Handel wrote Messiah in anticipation of a visit to Dublin in 1741. At the invitation of the Lord Lieutenant of Ireland he organized two series of concerts at the New Music Hall, Fishamble Street, during the winter season of 1741-42. He saved Messiah till last, performing it for the first time on 13 April 1742 to rapturous applause. Messiah fared less well, however, in London the following year. Audiences seem to have preferred his other new oratorio, Samson, and many people profoundly disapproved of biblical words being sung in a common theatre, which was where Handel performed most of his oratorios. Even Handel's librettist, Charles Jennens, was less than enthusiastic: 'His Messiah has disappointed me, being set in great hast[e], tho' he said he would be a year about it, & make it the best of all his Compositions. I shall put no more Sacred Words into his hands, to be thus abus'd'.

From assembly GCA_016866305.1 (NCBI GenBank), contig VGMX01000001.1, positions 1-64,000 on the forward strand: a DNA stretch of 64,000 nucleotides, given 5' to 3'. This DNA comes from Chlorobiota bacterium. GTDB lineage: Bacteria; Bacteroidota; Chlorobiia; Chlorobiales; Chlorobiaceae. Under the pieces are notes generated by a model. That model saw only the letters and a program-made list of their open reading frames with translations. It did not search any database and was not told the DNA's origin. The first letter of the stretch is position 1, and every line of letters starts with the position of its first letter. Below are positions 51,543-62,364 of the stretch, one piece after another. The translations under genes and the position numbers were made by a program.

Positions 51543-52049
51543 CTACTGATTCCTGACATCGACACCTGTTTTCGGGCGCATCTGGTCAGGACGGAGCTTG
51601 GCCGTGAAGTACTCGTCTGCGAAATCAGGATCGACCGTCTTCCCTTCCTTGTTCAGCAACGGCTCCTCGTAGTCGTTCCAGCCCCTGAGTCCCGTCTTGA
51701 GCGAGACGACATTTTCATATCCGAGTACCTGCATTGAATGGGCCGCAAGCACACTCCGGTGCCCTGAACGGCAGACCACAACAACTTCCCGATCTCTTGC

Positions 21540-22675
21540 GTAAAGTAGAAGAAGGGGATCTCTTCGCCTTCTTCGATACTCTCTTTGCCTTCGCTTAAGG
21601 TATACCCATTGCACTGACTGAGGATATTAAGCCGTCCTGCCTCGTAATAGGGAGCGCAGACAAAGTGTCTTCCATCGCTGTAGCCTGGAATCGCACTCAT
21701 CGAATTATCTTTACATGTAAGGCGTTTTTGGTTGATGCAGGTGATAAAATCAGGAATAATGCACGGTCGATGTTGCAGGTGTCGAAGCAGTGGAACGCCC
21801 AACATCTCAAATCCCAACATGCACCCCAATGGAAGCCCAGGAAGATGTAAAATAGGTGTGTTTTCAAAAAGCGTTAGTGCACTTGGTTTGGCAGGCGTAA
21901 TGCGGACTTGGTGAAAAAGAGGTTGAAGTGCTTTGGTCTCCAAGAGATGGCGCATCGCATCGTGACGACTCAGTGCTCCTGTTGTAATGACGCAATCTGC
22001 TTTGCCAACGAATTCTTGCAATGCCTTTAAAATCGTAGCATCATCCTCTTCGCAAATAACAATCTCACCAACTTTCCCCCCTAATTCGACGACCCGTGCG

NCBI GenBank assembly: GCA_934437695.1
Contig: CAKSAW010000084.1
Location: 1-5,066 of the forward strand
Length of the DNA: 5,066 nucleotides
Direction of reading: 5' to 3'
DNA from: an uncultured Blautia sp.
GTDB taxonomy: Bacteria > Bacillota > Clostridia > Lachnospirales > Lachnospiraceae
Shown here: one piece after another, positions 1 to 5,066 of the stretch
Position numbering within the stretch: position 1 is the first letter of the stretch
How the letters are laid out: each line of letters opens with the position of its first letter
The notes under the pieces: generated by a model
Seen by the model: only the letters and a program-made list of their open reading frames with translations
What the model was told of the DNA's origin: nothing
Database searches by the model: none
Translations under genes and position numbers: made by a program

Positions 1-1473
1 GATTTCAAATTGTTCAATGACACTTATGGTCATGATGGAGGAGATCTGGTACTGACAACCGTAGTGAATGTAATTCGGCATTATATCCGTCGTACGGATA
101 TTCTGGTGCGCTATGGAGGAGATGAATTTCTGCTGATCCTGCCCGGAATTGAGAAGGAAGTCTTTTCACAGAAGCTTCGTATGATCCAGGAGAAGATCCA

Although Handel made a number of attempts to revive Messiah in 1745 and 1749, it was not until 1750 that he began to perform it annually at the end of his Lenten oratorio season at Covent Garden, repeating it a month or so later in the chapel of the Foundling Hospital, an orphanage of which he was a governor. From this time on 'a change of sentiment in the public began to manifest', wrote Sir John Hawkins, and 'Messiah was received with universal applause'. The earliest provincial performance of Messiah was given at Oxford in April 1749 under the direction of William Hayes, the Professor of Music, and it was rapidly taken up by music societies in Salisbury, Bath, Bristol, Gloucester and Worcester. Soon, the popularity of Messiah began to eclipse that of Handel's other oratorios, and during the nineteenth century it became almost a national institution, increasingly performed by gargantuan forces – choirs of 4000 were not unheard of – providing a convenient mouthpiece for the Victorian doctrines of progress and social amelioration.